Cannes 2017: The Killing Of A Sacred Deer Review Cannes 2017: The Killing Of A Sacred Deer Review
Colin Farrell and Nicole Kidman are luxuriously dark in The Killing of a Sacred Deer. Our review from Cannes is in. Cannes 2017: The Killing Of A Sacred Deer Review

Colin Farrell gives a career-best performance in Yorgos Lanthimos’ nightmarish Palme d’Or contender.

A bloody, beating heart thumps – one wrapped in surgical cloth; peppered with invasive hands. That’s how we’re introduced to Greek provocateur Yorgos Lanthimos’ dizzying return to Cannes – The Killing of a Sacred Deer. Almost uncategorisable, and entirely unhinged, it is a luridly dark family drama-cum-psychological horror; one which peels away at the cosy façade of picket-fence suburbia. In a similar vein to his 2015 festival breakout, The Lobster, his latest is as comical and absurdist as it is beguiling and distressing – a morbid chuckle for every scalpel plunge.

Reuniting with Colin Farrell, who leads as enigmatic surgeon, Steven, we are introduced to a peculiar relationship he shares early on. It’s one with a teenage boy, neither his son nor step relation, rather a former patient. He meets with Martin (Barry Keoghan) on semi-regular occasions; usually for a slice of apple pie at a diner before a scenic stroll along the river. What seems plutonic and nurturing soon becomes, well, anything but. For Martin has a very particular agenda: one most mysterious and inexplicable. Steven is happily married to wife, Anne (Nicole Kidman), and the pair have two imperfectly perfect children; daughter Kim (Raffey Cassidy), and son Bob (Sunny Suljic). His beloved soon fall victim to Martin’s satanic rituals, which brings a plague of ills and traumas, only to be terminated by a devastating burden upon the esteemed patriarch’s shoulders.

Craft is king here, with Lanthimos’ frame brilliantly textured with complex angles and images. There is a meticulousness to his world-building, and an audacity to his approach. Nothing is what it seems, and never are we given an opportunity for presumption. Finished by Thimios Bakatuakis’ ferociously sparse cinematography – alcohol-cleansed and dispassionate – The Killing of a Sacred Deer is without doubt one of the festival’s most accomplished works of visual filmmaking. His co-written script with frequent collaborate Efthymis Filippou is pretty effective, too. Dialogue is deliberately static, with characters nervously pausing between lines, as if they are trapped in a vice, gasping for air. On occasion this brings on potentially unintentional comedy, but there is a clear running strand of glassy derision here.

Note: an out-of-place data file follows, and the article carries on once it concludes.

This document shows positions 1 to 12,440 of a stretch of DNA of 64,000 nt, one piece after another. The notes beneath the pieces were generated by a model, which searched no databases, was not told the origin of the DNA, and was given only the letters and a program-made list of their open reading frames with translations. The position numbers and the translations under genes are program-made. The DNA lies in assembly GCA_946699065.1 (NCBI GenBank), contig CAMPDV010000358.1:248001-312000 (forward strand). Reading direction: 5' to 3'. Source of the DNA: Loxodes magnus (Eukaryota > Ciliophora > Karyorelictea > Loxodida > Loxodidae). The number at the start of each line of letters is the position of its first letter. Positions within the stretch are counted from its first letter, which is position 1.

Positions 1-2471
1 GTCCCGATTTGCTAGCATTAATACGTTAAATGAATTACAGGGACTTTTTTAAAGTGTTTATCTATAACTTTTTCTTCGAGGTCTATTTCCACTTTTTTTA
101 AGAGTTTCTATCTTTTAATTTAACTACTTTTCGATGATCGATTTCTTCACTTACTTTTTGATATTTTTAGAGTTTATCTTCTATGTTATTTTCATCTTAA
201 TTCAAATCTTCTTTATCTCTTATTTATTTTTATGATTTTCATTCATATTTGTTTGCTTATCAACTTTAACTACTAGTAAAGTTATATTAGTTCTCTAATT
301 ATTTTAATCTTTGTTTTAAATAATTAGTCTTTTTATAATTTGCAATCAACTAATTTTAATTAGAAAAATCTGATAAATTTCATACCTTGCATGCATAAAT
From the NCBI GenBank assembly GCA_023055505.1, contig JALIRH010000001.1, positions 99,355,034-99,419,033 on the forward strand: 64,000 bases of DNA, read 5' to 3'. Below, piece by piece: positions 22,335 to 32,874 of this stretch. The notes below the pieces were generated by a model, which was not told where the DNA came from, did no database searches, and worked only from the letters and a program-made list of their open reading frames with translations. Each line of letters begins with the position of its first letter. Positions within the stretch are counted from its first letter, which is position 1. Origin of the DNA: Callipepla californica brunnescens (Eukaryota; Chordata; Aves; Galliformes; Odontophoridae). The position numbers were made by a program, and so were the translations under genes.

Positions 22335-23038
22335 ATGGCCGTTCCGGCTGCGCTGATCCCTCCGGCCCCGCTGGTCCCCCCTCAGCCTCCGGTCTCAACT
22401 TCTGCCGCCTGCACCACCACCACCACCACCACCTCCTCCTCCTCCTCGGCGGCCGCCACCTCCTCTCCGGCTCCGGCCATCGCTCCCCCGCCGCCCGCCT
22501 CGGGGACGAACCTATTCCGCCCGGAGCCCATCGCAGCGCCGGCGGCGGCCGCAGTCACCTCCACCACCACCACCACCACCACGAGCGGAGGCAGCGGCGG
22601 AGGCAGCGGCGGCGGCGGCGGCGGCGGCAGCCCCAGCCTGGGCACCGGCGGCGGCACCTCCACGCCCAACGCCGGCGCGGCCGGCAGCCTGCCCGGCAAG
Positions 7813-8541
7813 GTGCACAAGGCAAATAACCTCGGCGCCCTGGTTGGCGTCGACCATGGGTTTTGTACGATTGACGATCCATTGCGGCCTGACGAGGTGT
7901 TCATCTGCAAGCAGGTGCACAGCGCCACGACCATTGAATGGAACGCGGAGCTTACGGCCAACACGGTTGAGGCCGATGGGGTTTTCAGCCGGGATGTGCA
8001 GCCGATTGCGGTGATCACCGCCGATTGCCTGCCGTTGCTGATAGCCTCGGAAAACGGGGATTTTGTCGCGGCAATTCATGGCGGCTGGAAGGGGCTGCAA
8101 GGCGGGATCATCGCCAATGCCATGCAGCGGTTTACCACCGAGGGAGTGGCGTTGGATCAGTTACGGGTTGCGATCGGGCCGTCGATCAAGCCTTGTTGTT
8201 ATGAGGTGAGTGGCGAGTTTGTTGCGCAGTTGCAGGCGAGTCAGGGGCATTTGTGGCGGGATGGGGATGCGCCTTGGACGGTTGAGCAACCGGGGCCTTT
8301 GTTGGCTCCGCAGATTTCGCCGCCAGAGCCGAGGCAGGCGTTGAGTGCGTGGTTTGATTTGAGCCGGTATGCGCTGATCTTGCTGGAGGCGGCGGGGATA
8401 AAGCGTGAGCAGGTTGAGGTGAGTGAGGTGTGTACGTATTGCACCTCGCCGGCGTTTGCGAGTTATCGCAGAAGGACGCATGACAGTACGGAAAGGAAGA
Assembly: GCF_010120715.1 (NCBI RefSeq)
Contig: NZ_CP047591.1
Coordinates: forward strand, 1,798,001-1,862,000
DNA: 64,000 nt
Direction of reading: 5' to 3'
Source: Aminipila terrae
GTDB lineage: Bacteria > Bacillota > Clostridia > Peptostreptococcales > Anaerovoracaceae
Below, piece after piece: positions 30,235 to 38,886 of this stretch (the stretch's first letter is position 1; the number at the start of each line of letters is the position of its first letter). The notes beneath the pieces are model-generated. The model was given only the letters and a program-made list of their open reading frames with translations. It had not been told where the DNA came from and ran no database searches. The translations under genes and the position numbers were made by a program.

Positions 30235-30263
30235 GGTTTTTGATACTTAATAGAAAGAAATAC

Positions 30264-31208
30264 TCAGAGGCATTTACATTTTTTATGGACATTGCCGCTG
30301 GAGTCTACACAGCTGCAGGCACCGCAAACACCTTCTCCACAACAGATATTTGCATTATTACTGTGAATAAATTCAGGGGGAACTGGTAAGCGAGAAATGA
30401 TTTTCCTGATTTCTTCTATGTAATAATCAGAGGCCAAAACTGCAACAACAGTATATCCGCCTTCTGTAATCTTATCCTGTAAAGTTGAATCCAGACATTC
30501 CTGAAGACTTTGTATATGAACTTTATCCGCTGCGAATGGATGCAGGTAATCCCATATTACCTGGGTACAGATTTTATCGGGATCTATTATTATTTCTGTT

Source: Festival de Cannes


Situated somewhere between Stanley Kubrick and Jonathan Glazer, trying to ride every tonal beat on offer is a challenge. Lanthimos straddles a rich and absorbing palette of hues and colours; lashings of alarming body horror, including bleeding from the eyes, are enough to turn the stomach, but you’ll find a pit in the belly when young Kim brazenly announces the initiation of her menstrual cycle. To balance high-wire material like this takes a talented bunch, and The Killing of a Sacred Deer certainly benefits from such. Colin Farrell is perfect as the shaggy-beared protagonist, proving his creative relationship with the director is a positive one. His performance here feels deeper and braver than that of The Lobster, and that movie asked a lot of him, too. He observes and manoeuvres through the forensically-lit spaces with a physical heaviness; one which intensifies as more excrement hits the rotating blades.

Kidman is also fantastic as his pointy spouse; steely and commanding, even in sequences of unaccommodating silence. Not that the film is ever quiet, mind; in fact, the insidiously atmospheric score bellows so loud occasionally dialect is unclear. The trio of youngsters all deliver fine work, with the problematic bound shared between Cassidy’s Kim to Keoghan’s demented elder Martin the undoubted highlight. A number of their scenes together are enough to place face-in-palm, namely a cringe-inducing rendition of Ellie Goulding’s “Burn”, which seems to go on for an eternity.

There’s little doubt than plentiful audiences will struggle here. The audible wave of boos which filled the Grand Théâtre Lumière are evidential, but diverse filmmaking is the most interesting and essential: two terms which perfectly surmise Lanthimos’ Palme d’Or contender.

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Chris Haydon

Sub-Editor of Filmoria. Dwayne Johnson's No.1 fan. Arthouse celebrator. Romancer of all things Michael Haneke & Woody Allen. Irrevocably in love with Felicity Jones. She'll be my wife one day; you'll see...